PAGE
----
It’s been a long wait for an Are You There God? It’s Me, Margaret movie, which is rolling into theaters Friday — more than a half-century after the book was first published.
The first event that set it in motion is when Kelly Fremon Craig wrote to author Judy Blume, asking to adapt it. Hers wasn’t the first sign of interest from Hollywood, of course. But Blume, who had written off other offers, was interested this time.
Craig tells Yahoo Entertainment that she sent Blume a letter after rereading the classic about an 11-year-old girl going through adolescence, and all that joy and heartache that comes with it.
“I was just so bowled over by it all over again and in all sorts of new ways as an adult — there were things I didn’t catch the first time around when I read it,” Craig says. “As a kid, I just felt so deeply that it had to be a movie. And so I wrote Judy telling her also just how much she meant to me since I found her when I was 11.”
James L. Brooks, the producer behind TV series such as The Mary Tyler Moore Show and The Simpsons and movies like Terms of Endearment and Broadcast News, was on board, too. He and Craig had worked together on her directing debut, 2016’s The Edge of Seventeen. That film starred Hailee Steinfeld as 17-year-old Nadine, who’s grappling with all the awkward parts of high school, including her best friend dating her brother.
It turned out that Blume had really liked The Edge of Seventeen, which Craig had also written, and she was a fan of Brooks.
“And I thought, yes, let’s talk,” Blume tells Yahoo Entertainment.
So they were off, but the pressure was just beginning.
“Within very short order,” says Brooks, “she said we could do the film, and from there, the problem was doing right by Judy. That was a burden I never had making a movie, because you couldn’t live with yourself if you let Judy down with how this movie came out. I mean, that was with me all the time, and it made it very hard.”
After all, the novel is beloved, with oodles of awards and generations of delighted readers. On Goodreads, enthusiasts wrote about rereading the book, buying it for their niece or daughter. “Books by Judy Blume were not part of my growing up years. After reading this book, I wish I could have read it when I was an impressionable 11 year old girl,” one fan wrote. “It would have felt wonderful to know that someone out there understood me and what I was going through.”
Both Blume and Craig can easily access their memories of that time.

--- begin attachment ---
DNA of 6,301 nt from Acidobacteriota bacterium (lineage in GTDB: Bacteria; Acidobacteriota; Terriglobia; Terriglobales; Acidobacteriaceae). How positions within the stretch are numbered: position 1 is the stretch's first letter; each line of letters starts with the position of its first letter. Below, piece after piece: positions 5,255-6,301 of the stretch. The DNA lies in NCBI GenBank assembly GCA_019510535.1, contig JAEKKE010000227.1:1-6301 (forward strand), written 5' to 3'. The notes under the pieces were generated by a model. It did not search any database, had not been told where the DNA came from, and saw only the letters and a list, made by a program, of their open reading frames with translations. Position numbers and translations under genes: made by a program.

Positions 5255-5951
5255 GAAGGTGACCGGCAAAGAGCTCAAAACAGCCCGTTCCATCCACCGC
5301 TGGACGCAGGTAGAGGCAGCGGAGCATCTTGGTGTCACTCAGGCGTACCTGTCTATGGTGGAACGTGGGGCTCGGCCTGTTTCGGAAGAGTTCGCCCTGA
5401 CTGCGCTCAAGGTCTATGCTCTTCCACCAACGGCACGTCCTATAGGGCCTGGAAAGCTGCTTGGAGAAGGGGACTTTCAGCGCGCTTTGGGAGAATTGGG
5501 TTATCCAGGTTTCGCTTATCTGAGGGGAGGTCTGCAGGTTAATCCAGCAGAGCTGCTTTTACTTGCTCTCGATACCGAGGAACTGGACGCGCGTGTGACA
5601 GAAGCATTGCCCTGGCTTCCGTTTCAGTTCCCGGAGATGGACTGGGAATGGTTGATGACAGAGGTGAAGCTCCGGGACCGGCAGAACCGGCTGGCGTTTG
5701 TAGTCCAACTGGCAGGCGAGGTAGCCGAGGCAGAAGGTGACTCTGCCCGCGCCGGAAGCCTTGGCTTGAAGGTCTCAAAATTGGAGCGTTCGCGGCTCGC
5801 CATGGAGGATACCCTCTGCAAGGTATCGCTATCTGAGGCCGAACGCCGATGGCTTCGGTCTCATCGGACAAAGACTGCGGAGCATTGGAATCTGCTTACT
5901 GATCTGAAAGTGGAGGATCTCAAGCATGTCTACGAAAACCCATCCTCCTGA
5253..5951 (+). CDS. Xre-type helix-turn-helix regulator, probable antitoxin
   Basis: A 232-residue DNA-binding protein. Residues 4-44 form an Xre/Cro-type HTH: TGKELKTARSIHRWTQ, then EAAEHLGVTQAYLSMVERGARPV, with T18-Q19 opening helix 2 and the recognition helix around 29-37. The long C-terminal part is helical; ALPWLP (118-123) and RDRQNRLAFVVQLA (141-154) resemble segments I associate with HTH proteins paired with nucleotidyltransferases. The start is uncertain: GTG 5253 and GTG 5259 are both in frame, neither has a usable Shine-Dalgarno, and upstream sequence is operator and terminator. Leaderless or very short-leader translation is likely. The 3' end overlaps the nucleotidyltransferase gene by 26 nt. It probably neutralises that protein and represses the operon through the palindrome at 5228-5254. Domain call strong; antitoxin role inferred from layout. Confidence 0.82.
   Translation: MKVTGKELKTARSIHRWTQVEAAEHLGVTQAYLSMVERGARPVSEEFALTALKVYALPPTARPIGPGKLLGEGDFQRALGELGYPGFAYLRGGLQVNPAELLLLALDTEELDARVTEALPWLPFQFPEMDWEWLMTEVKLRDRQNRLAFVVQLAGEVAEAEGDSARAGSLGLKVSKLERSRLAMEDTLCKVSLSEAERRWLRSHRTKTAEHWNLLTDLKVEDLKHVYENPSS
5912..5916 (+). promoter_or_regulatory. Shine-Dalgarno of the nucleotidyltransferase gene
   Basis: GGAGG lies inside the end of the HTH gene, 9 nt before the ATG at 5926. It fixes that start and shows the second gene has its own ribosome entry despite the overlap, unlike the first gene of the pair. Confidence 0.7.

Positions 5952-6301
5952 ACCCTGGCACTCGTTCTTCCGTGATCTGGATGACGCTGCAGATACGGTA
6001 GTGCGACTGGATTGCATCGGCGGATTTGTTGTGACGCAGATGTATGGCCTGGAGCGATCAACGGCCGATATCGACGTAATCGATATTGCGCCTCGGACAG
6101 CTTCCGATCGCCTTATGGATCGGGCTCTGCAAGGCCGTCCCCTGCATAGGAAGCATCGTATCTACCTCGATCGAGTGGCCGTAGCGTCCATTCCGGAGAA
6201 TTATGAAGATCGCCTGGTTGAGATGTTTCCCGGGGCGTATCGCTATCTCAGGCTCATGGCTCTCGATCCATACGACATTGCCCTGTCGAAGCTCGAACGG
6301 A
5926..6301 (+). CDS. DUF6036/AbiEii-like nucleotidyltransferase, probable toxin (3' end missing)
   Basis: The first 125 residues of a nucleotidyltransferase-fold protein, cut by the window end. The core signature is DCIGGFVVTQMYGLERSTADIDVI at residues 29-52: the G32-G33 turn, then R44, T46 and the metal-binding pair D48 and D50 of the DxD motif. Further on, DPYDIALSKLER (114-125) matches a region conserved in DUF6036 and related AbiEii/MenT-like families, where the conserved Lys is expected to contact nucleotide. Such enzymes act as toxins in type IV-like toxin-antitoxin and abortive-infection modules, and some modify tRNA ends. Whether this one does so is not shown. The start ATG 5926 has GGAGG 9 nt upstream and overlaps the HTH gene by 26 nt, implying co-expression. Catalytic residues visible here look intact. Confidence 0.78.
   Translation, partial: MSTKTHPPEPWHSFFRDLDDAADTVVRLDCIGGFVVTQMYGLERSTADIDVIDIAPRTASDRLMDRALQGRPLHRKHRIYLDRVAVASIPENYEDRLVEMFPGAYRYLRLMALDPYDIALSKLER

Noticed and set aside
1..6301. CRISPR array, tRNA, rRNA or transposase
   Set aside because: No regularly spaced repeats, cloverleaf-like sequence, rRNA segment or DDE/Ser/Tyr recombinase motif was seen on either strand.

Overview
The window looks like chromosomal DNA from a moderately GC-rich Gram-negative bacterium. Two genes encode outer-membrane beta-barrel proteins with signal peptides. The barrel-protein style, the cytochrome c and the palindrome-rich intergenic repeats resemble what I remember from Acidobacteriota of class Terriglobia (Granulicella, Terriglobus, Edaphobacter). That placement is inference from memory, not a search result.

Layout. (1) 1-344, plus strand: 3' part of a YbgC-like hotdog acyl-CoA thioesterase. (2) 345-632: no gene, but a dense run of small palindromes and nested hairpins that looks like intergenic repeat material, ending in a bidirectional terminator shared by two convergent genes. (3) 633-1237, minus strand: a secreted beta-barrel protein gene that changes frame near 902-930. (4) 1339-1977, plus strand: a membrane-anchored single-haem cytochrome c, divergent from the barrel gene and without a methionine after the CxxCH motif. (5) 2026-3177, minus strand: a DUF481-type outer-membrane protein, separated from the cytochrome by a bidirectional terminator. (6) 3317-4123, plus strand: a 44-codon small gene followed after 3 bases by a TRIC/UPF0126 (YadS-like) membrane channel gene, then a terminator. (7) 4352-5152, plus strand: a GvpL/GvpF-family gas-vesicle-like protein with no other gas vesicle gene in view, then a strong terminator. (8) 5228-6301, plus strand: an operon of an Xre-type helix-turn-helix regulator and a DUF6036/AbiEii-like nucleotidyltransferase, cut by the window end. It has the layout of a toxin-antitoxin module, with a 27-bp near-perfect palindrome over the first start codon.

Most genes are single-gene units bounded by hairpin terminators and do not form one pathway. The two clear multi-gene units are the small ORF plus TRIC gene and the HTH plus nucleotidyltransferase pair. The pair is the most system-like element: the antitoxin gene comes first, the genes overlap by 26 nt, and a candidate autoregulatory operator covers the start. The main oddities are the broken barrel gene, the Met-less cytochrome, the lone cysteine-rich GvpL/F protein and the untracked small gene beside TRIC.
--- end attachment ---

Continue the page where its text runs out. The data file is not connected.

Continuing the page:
Blume recalls that she often compared herself to her friends, which is something that Margaret does with issues like the size of her breasts (she declares that she’s flat) and whether she’s gotten her period (she hasn’t).
“I was the latest developer in my class,” Blume says. “So I lied. I told my friends, ‘Yes. I got my period.’ I lied. And they said ‘Let us feel if you’re wearing a pad.’ And so I wore it to school.”
She went all in, too.
“I pricked my finger to get some blood and put it on the pad in case they wanted to see even that,” she admits. “And then I couldn’t celebrate when I really did finally get it at 14, because they thought I already had it.”
Craig finds such moments timeless, whether it’s 1970, when the book was published, or 2023.
“I think this experience with this part of your life, it doesn’t actually change through the decades — you feel the same way your mom felt, you know, 30 years ago or whatever, when she got her period and she was going through all these things,” she says.
Rachel McAdams, who plays Margaret’s mother Barbara, is already planning for the day when her 2-year-old daughter is ready for the book. She had Blume sign a copy for her, and she also plans to give her daughter the copy she used while making the film. McAdams’s son, born in 2018, reads Judy, too.
“So we are all Judy fans in my house,” says McAdams, whose partner is screenwriter Jamie Linden. “I think it’s going to be just as impactful for them down the road as it is for kids who come and see this film and for parents who read the book. I think it’s a testament to Judy and her genius that she wrote something that still resonates so deeply with people and is about universal themes we should still be talking about so openly, that aren’t always dealt with in that way.”
Are You There God? It’s Me, Margaret arrives in theaters Friday, April 28.
— Reporting by Kaitlin Reilly